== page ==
Friday, April 18, 2014
Last week, the House Appropriations Committee approved a fiscal year 2015 budget plan that would withhold 75% of the funding the Department of Veterans Affairs requested for electronic health record system upgrades until the department can prove that it has made progress on EHR interoperability with the Department of Defense, the Military Times reports (Shane, Military Times, 4/16).
Similar language is expected to be included in the committee’s budget bill for DOD, according to EHR Intelligence (Bresnick, EHR Intelligence, 4/17).
In February 2013, DOD and VA officials announced plans to halt a joint integrated EHR, or iEHR system, and instead focus on making their current EHR systems more interoperable.
The iEHR project was aimed at allowing every service member to maintain a single EHR throughout his or her career and lifetime.
The House and Senate in December 2013 approved a funding bill — the National Defense Authorization Act — that required VA and DOD to develop a plan for an interoperable or single electronic health record system by Jan. 31 (iHealthBeat, 4/7).
In January, DOD announced that it would keep its current EHR system through the end of 2018.
Last month, the Government Accountability Office released a report that said DOD and VA “have not substantiated their claims” that implementing separate, interoperable EHR systems will be more affordable and quicker than their original plan to develop a joint EHR system for both agencies (iHealthBeat, 3/17).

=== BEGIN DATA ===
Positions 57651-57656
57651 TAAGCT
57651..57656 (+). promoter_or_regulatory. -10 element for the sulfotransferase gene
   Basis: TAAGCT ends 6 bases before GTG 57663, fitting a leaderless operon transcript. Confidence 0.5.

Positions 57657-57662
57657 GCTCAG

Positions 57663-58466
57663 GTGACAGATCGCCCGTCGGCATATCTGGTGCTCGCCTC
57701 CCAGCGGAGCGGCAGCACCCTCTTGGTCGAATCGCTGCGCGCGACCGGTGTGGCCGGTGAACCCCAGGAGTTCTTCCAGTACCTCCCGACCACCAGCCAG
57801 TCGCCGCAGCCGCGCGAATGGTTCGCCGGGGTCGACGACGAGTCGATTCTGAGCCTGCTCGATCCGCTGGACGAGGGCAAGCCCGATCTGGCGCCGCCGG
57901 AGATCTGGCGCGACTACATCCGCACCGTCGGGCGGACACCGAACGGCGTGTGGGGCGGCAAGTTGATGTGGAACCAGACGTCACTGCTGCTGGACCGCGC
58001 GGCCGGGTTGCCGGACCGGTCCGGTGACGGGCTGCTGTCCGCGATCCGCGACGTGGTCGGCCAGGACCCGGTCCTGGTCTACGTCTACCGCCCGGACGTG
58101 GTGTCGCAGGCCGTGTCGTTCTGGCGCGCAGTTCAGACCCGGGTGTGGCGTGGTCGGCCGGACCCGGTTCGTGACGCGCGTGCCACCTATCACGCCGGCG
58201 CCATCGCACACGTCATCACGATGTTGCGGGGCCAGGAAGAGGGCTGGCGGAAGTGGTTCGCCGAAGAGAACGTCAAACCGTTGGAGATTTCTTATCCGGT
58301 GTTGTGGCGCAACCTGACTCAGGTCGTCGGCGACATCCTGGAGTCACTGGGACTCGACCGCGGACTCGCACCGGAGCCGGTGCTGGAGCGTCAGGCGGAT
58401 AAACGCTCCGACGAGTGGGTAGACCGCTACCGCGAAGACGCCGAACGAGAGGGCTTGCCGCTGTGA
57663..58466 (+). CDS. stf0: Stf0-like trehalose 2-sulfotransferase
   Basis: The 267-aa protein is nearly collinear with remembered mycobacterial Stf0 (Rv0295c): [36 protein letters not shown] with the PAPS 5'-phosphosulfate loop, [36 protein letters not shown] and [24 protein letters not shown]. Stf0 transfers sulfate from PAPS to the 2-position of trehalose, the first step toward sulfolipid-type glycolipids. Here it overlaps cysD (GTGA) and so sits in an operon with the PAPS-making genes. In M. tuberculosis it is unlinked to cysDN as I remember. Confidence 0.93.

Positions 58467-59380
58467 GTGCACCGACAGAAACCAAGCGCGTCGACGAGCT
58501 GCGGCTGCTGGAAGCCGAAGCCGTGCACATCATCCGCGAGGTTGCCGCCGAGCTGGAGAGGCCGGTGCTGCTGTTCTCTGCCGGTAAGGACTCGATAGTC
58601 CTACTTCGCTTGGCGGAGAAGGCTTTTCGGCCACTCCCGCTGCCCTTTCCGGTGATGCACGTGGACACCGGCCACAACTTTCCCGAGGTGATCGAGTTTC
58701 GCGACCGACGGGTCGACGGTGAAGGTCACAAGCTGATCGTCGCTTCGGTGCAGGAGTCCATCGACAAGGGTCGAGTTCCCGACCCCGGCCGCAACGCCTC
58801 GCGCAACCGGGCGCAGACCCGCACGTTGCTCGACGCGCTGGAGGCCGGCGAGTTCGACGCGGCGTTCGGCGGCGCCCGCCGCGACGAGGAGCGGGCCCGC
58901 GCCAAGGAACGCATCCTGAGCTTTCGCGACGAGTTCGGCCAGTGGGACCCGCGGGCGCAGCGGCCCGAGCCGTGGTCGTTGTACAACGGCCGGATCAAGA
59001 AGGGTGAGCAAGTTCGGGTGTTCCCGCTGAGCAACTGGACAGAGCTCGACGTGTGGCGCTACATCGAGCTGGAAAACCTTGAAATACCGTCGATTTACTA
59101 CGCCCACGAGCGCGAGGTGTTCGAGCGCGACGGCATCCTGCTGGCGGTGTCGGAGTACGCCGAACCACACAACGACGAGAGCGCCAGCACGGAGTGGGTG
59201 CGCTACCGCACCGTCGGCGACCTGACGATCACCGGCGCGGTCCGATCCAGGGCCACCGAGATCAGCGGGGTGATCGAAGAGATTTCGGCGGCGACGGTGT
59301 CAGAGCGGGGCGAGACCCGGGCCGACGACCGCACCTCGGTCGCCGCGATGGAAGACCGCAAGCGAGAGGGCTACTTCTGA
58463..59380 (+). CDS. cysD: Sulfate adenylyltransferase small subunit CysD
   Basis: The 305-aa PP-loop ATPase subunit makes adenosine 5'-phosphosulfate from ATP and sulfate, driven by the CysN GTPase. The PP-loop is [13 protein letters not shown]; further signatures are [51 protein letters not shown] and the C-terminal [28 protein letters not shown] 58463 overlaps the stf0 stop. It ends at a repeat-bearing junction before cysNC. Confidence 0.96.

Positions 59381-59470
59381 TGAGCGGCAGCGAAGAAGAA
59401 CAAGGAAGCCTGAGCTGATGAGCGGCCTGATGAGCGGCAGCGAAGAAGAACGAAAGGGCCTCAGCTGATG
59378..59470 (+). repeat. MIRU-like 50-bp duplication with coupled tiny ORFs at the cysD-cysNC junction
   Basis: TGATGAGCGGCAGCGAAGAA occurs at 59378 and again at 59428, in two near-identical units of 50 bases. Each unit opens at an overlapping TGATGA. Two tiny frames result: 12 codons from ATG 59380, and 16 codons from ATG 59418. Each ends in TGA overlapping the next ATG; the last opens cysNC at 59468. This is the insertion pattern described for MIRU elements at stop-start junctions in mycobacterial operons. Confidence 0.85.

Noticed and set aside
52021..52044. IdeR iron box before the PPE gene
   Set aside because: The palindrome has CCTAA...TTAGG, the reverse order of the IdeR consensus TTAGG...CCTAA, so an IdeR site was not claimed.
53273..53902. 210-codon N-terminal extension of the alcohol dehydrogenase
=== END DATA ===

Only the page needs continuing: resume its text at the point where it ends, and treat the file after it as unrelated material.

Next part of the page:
Details of Budget Cuts
The House budget proposal for VA includes about $65 billion in discretionary funding in FY 2015, a $1.5 billion increase from 2014’s funding levels. However, the funding is roughly $400 million less than what Obama administration officials had requested (Military Times, 4/16).
VA had requested $251 million for upgrading its current EHR system, called VistA Evolution, and $32.8 million to work on its Virtual Lifetime Electronic Health Record.
The 2014 Omnibus Appropriations Act prohibits VA and DOD from collecting more than 25% of their funding if they fail to meet EHR interoperability goals.
Rep. John Culberson (R-Texas) said if the departments “want their money, they’re going to have to earn it” (EHR Intelligence, 4/17).
Rep. Sanford Bishop (D-Ga.) added that he hopes the funding cuts will “finally [get] the two departments’ attention, and I expect to see some real progress on this soon” (Military Times, 4/16).